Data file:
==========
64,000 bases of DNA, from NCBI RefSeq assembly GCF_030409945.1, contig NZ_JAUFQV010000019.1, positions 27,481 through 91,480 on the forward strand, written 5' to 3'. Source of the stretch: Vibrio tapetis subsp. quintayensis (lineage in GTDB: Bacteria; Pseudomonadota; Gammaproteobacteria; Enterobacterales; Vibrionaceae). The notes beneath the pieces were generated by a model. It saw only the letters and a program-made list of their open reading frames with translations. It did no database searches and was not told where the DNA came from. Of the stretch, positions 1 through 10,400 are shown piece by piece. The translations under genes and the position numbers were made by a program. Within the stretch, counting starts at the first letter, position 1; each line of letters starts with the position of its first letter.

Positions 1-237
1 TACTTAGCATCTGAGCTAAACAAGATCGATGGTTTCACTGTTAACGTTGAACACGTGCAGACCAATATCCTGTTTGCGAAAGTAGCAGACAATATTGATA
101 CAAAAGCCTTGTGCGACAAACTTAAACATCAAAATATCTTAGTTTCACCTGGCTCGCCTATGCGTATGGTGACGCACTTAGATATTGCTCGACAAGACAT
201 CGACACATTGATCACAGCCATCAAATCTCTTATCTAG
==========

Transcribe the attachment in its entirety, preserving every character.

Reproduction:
64,000 bases of DNA, from NCBI RefSeq assembly GCF_030409945.1, contig NZ_JAUFQV010000019.1, positions 27,481 through 91,480 on the forward strand, written 5' to 3'. Source of the stretch: Vibrio tapetis subsp. quintayensis (lineage in GTDB: Bacteria; Pseudomonadota; Gammaproteobacteria; Enterobacterales; Vibrionaceae). The notes beneath the pieces were generated by a model. It saw only the letters and a program-made list of their open reading frames with translations. It did no database searches and was not told where the DNA came from. Of the stretch, positions 1 through 10,400 are shown piece by piece. The translations under genes and the position numbers were made by a program. Within the stretch, counting starts at the first letter, position 1; each line of letters starts with the position of its first letter.

Positions 1-237
1 TACTTAGCATCTGAGCTAAACAAGATCGATGGTTTCACTGTTAACGTTGAACACGTGCAGACCAATATCCTGTTTGCGAAAGTAGCAGACAATATTGATA
101 CAAAAGCCTTGTGCGACAAACTTAAACATCAAAATATCTTAGTTTCACCTGGCTCGCCTATGCGTATGGTGACGCACTTAGATATTGCTCGACAAGACAT
201 CGACACATTGATCACAGCCATCAAATCTCTTATCTAG